I had a lot of housework to do today which meant I could catch up on a bunch of podcasts. I am totally addicted to the weekly chats between Jonathan Strahan and Gary K. Wolfe, and thanks to Finncon I had two episodes to listen to. Amongst the topics in this week’s episode the boys once again talk about the sadly missed Charles N. Brown, including the story of how he met my friend Karen Burnham.
Also in this week’s episode, Jonathan recommends another podcast: Galactic Suburbia. This one is much more like Geek Syndicate, in that it has a regular structure and planned topics. It features a regular cast of three Aussie ladies, so if you want to get your ear adjusted to the accent before Worldcon you should definitely check it out. Also there’s some interesting discussion.
The topic that caused Jonathan to mention Galactic Suburbia is that old chestnut of “what is science fiction”. Pattern Recognition (and the rest of what I tend to think of as the Hubertus Bigend trilogy) comes under the microscope once again, as does Karen Joy Fowler’s Shirley Jackson Award winning story, “The Pelican Bar”. Sometimes it is the atmosphere of a novel that renders it SFnal (for some readers), sometimes it can be a single sentence. And this reminded me of something else.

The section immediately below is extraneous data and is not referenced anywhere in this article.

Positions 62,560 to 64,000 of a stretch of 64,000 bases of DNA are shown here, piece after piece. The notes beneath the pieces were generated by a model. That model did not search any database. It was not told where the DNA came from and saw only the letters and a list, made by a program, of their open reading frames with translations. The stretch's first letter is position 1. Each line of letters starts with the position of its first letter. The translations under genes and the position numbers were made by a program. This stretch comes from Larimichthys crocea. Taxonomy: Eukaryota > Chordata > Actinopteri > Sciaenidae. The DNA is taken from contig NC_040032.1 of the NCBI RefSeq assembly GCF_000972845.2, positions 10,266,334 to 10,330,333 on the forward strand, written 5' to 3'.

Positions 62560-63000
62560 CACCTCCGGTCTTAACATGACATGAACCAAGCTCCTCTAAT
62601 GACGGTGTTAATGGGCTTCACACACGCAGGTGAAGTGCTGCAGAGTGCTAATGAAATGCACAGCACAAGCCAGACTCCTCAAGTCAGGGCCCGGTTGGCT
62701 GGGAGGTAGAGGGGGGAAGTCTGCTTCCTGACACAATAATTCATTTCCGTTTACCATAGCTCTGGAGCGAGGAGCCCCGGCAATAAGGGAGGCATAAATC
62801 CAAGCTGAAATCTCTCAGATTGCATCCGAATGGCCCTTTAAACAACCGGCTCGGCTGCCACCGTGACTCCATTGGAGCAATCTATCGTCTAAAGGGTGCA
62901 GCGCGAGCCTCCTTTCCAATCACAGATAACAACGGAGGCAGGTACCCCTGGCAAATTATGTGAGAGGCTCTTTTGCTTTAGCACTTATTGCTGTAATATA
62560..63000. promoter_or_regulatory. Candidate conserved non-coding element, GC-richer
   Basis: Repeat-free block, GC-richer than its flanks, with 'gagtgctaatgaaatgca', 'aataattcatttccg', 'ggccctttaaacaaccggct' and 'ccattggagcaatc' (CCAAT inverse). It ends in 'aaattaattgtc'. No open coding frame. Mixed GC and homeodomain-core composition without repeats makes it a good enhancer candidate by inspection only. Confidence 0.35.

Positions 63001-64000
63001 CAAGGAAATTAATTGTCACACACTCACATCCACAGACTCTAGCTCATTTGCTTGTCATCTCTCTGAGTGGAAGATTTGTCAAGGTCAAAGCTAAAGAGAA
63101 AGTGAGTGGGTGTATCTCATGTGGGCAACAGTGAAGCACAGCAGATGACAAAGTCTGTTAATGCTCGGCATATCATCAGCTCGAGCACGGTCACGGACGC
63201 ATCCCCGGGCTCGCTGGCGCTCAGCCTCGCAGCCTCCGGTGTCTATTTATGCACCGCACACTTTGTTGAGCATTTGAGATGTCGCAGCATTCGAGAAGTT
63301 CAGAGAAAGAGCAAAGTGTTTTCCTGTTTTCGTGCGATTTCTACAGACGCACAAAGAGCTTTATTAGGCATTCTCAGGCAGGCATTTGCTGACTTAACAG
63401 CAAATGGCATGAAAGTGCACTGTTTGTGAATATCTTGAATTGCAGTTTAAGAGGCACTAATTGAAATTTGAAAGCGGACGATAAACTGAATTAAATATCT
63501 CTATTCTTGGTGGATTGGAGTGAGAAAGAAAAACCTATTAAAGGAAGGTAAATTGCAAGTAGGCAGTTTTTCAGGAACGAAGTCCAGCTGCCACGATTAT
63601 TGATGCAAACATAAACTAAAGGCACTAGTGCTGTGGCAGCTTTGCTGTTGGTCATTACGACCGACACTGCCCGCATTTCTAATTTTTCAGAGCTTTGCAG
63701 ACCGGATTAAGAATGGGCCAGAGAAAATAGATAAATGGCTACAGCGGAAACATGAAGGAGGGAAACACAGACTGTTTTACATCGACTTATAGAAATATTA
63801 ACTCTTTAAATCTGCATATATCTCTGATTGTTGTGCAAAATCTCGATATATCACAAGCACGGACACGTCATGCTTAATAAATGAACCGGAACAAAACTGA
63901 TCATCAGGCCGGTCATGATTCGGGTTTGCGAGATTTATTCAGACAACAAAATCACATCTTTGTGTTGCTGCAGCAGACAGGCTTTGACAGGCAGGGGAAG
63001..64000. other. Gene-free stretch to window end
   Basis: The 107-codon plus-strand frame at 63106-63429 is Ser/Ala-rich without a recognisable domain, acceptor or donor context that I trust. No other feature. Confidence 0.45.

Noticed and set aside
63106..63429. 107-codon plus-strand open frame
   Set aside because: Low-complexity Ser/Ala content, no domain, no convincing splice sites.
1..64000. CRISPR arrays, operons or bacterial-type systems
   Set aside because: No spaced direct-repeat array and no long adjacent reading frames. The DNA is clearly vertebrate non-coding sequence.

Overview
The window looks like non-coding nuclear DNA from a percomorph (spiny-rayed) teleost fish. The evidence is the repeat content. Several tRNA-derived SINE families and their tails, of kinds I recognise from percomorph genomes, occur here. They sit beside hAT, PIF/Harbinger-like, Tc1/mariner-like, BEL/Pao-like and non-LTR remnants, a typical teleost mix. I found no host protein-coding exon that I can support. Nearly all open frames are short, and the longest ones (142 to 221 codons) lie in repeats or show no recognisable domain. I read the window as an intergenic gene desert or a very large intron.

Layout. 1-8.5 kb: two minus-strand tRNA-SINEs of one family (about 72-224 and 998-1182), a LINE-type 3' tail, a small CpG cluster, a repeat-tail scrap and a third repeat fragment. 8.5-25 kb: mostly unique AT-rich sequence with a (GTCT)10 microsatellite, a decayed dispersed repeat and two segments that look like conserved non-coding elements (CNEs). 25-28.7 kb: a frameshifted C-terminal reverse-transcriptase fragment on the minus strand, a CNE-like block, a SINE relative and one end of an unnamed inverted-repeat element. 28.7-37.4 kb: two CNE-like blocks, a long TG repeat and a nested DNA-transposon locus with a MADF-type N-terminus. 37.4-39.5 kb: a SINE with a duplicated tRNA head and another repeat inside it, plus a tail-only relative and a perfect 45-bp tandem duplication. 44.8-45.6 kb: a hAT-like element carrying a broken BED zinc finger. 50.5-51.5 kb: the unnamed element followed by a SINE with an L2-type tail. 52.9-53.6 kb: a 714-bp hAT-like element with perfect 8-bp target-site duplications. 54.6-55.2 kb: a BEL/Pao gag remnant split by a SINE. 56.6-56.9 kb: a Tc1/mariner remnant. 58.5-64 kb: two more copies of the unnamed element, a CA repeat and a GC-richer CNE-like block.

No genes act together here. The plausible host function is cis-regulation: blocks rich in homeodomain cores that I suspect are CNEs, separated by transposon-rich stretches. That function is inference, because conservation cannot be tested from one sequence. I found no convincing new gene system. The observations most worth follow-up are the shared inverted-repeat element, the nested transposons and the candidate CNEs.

In the past week on Twitter one of my friends took Locus to task for reviewing David Mitchell’s The Thousand Autumns of Jacob de Zoet on the grounds that it clearly wasn’t SF. Having had the pleasure of listening to Mitchell talk about the book, I know that one of the characters in it is immortal, though you have to read carefully to notice that. What’s more Galley Cat has reported that the book is the first part of a planned trilogy on the subject of immortality that will get more SFnal as it goes on. I’m looking forward to that.
Back with podcasts, I’ve just finished listening to the latest episode of Geek Syndicate. The final segment of the episode sees Nuge and his guest co-presenter, Stacey, speculate on the subject of their dream convention. In stark contrast to the Finncon panel on a similar theme, they said nothing about who would attend, but focused instead on the guests and the panels they would like to see. Nuge’s con would take some staging as many of the guests and panelists are dead, but he has some great ideas. And I definitely want to see Stacey’s “Neil Gaiman interviews Douglas Adams” panel.